BOOKS

Book cover of The Mask That Sang
The Mask that Sang
By Susan Currie. Second Story Press, 2016. 200 pages, $9.95
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Reviewed by Kareena Butler

Author Susan Currie writes a remarkable story about the importance of knowing where you come from and honouring your identity. Through the eyes of the main character, The Mask That Sang transports readers on a journey of self-discovery and finding the courage to speak your truth. Students and adults alike will make connections to the themes that are embedded throughout the story.

When Cass and her mother inherit her grandmother’s house, a place they can finally call home, Cass believes life will be better for them. She soon realizes that having a fresh start at a new life has challenges. There is an element of mystery and fantasy when Cass discovers an Iroquois mask that speaks and sings to her. The voice encourages her to be brave, to find her voice and to use it to stand up to bullying and defend the truth. Strange images come to her in her dreams, as if the mask is guiding her to uncover a hidden truth. With the help of her new friend Degan, she discovers Iroquois culture and begins to understand her family roots and the effects of intergenerational trauma.

I would highly recommend this book for Grades 6, 7 and 8 students. Educators can easily meet curriculum expectations in a variety of subjects such as Language, Health, The Arts, Social Studies and Geography. Topics such as bullying, residential schools and stereotypes are embedded throughout the story. However, if students are to develop a deeper understanding, educators will need to explore these topics in more depth through inquiry learning, discussions and cross-curricular activities. For instance, students can consider how a character feels emotionally using visual art, drama and/or dance, discuss why the author used stereotypes about culture in the text and the effect of biases in the media on self-esteem and examine the impact residential school experiences have on First Nations families and communities.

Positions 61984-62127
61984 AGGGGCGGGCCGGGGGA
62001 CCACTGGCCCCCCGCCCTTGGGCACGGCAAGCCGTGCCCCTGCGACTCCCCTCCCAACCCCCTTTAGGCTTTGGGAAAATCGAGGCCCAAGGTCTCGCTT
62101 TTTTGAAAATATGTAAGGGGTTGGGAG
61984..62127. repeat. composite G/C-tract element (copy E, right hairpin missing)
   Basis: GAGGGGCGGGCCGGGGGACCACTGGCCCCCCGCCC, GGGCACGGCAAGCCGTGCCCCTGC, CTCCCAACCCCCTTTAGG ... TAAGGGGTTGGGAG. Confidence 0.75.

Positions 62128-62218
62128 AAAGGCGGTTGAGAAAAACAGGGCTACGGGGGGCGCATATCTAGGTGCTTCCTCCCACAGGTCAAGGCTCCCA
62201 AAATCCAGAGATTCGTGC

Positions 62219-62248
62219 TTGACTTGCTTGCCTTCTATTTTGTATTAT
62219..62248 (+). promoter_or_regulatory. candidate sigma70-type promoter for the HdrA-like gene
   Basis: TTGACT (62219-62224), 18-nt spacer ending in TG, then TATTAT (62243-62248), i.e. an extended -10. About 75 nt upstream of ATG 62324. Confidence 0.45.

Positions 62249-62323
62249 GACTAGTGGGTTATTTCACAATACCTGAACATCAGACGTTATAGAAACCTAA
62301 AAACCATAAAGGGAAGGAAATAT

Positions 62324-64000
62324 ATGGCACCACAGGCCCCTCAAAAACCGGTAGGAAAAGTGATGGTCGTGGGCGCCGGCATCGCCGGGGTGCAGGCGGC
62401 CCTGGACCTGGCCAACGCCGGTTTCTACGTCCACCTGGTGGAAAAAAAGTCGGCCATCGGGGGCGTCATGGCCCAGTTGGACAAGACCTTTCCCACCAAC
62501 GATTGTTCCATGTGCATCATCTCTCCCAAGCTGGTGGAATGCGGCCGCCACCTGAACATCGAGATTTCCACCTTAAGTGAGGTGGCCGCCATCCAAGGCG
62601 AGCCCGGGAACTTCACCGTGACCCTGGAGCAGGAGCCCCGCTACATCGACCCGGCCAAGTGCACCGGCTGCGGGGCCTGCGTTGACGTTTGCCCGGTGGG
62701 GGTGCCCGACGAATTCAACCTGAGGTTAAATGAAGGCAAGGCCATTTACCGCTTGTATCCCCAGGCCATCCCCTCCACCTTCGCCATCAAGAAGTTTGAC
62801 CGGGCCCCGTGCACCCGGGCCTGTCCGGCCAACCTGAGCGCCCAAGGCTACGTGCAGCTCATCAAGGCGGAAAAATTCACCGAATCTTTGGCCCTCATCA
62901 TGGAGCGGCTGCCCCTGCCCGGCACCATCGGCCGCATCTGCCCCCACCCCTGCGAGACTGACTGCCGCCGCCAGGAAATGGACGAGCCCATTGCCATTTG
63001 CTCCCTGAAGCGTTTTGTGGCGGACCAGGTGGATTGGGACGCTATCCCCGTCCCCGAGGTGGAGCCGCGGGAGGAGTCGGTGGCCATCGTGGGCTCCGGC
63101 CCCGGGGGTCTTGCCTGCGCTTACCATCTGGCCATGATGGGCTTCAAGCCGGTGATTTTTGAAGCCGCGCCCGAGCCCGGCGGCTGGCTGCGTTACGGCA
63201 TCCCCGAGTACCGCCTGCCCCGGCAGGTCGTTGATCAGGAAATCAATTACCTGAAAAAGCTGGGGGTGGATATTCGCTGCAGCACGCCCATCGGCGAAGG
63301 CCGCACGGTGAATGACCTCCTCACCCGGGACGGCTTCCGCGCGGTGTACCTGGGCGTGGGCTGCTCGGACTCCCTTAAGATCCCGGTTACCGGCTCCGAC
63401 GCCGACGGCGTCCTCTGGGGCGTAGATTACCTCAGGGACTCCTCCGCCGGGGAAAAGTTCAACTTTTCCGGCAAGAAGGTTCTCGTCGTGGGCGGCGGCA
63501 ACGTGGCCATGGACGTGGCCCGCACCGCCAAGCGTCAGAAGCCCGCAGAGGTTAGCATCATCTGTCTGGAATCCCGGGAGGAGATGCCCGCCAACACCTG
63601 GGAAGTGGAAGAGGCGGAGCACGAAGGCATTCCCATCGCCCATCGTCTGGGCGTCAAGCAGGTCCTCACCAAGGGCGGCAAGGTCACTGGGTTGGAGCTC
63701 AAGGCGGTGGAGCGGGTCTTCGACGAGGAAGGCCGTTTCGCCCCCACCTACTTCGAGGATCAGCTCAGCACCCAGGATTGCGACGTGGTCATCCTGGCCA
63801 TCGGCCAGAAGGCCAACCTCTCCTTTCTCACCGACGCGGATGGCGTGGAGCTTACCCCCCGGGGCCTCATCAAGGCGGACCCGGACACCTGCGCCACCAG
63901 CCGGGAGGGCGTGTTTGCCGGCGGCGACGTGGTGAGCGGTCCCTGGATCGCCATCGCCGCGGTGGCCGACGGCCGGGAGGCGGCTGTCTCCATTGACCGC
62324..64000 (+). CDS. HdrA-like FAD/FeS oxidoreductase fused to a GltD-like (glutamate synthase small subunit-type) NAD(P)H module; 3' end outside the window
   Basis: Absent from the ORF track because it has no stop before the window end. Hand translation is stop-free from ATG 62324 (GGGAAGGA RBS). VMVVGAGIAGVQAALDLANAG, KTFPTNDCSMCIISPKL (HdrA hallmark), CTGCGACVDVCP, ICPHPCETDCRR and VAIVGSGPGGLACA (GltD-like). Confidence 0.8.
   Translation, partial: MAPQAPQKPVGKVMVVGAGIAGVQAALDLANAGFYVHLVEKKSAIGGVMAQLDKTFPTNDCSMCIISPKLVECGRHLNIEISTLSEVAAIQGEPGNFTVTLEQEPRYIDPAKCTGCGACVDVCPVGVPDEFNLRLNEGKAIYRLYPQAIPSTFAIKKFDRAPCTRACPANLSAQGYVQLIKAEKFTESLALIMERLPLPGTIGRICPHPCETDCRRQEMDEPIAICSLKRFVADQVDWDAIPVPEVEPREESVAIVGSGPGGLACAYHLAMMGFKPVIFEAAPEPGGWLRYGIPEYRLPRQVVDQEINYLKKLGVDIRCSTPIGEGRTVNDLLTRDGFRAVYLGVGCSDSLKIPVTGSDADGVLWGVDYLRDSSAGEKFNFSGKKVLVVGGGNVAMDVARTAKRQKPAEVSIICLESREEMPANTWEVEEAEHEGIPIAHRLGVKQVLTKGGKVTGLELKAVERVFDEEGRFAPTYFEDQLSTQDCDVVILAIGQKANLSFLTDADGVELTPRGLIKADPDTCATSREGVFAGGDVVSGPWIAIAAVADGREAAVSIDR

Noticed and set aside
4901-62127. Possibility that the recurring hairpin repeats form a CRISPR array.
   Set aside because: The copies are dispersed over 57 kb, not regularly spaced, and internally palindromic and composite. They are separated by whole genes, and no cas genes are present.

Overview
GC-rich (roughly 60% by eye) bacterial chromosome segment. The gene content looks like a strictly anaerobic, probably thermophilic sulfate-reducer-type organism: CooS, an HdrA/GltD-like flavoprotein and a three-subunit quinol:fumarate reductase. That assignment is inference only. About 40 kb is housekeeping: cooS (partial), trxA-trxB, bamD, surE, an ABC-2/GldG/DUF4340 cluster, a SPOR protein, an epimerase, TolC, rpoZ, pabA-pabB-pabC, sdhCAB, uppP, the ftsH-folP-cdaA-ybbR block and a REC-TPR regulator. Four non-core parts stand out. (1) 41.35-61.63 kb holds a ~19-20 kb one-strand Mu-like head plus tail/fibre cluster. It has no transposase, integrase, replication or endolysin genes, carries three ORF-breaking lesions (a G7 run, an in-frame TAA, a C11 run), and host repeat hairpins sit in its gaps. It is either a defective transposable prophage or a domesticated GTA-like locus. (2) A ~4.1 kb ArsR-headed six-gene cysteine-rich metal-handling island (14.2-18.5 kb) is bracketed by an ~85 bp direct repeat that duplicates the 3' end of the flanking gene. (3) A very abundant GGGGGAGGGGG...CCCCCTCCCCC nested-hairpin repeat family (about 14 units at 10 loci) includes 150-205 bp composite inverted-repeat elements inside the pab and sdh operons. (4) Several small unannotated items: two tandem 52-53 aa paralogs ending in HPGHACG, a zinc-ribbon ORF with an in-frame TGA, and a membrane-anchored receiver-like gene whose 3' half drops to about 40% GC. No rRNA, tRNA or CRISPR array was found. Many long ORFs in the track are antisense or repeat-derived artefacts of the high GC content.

The Mask That Sang reminds us all about the importance of following our path and honouring our culture by knowing where we came from and being proud of who we are.

Kareena Butler is a First Nations member of the Ottawa Carleton Teacher Local.

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